cover image The Have a Good Day Caf

The Have a Good Day Caf

Frances Park, Ginger Park, , illus. by Katherine Potter. . Lee & Low, $16.95 (32pp) ISBN 978-1-58430-171-4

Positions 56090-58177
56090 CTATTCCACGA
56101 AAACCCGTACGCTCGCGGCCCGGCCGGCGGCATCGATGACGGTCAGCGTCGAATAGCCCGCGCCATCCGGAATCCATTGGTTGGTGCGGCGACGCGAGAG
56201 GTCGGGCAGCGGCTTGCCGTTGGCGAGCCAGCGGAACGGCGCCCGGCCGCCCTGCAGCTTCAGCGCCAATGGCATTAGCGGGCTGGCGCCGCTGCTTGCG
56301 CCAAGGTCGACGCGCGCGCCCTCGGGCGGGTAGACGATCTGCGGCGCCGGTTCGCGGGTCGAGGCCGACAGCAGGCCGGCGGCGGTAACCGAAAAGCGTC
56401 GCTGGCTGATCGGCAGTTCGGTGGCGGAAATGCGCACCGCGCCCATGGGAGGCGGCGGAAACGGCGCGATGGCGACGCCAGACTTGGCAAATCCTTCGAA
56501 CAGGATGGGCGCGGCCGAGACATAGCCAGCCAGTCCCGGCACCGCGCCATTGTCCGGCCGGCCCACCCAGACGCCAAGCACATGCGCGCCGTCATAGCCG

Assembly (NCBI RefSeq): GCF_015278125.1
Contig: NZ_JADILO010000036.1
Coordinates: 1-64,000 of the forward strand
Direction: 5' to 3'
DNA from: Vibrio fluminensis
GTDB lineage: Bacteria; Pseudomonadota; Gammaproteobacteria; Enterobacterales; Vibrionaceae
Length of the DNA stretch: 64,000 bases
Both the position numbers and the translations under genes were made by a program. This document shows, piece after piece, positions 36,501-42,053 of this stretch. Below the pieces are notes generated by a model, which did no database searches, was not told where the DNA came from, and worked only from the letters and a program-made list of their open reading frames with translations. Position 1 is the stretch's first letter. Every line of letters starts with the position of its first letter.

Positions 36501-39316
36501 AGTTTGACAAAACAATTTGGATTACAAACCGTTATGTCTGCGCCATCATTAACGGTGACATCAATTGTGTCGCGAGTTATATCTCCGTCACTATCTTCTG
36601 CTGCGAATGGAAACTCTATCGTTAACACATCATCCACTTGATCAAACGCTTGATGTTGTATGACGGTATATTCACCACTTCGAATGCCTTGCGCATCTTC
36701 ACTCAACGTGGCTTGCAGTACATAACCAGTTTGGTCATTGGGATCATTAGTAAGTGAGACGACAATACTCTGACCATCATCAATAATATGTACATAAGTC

Ethnic pride and entrepreneurial ingenuity dovetail in this story of a Korean-American boy and his homesick immigrant Grandma. Young Mike's family food-cart business stalls when other vendors—selling the same menu of pizza, bagels and similar snacks—set up shop on their corner. Inspired by his Grandma's yearnings for home ("The faraway look on her face means she wishes she were back in Korea instead of here with us," says Mike), the boy suggests the family distinguish itself by selling mandoo (dumplings), bulgogi (marinated beef strips) and other Korean delicacies—with Grandma as head chef. The newly dubbed (courtesy of Mike) "Have a Good Day Café" is a hit with more than just the customers ("Grandma puts her arm around me and hugs me tight," says a triumphant Mike). The prose can be emotionally subdued, but the Parks (My Freedom Trip ) make clear how much is at stake in a small family business (as Mike and his grandma watch from under a nearby tree, "Hours pass—no more customers"). Potter's (Naming the Cat ) flat, literal pastels effectively convey the stretching of hours and Grandma's steely, faraway sadness; less successful are scenes that require more zip, especially as excitement mounts around Mike's new business plan. But plenty of affection and keen observation animate this book, and it may even spark some interesting discussions about global cuisine and the value of selling something that ignites one's own passions. Ages 5-up. (Sept.)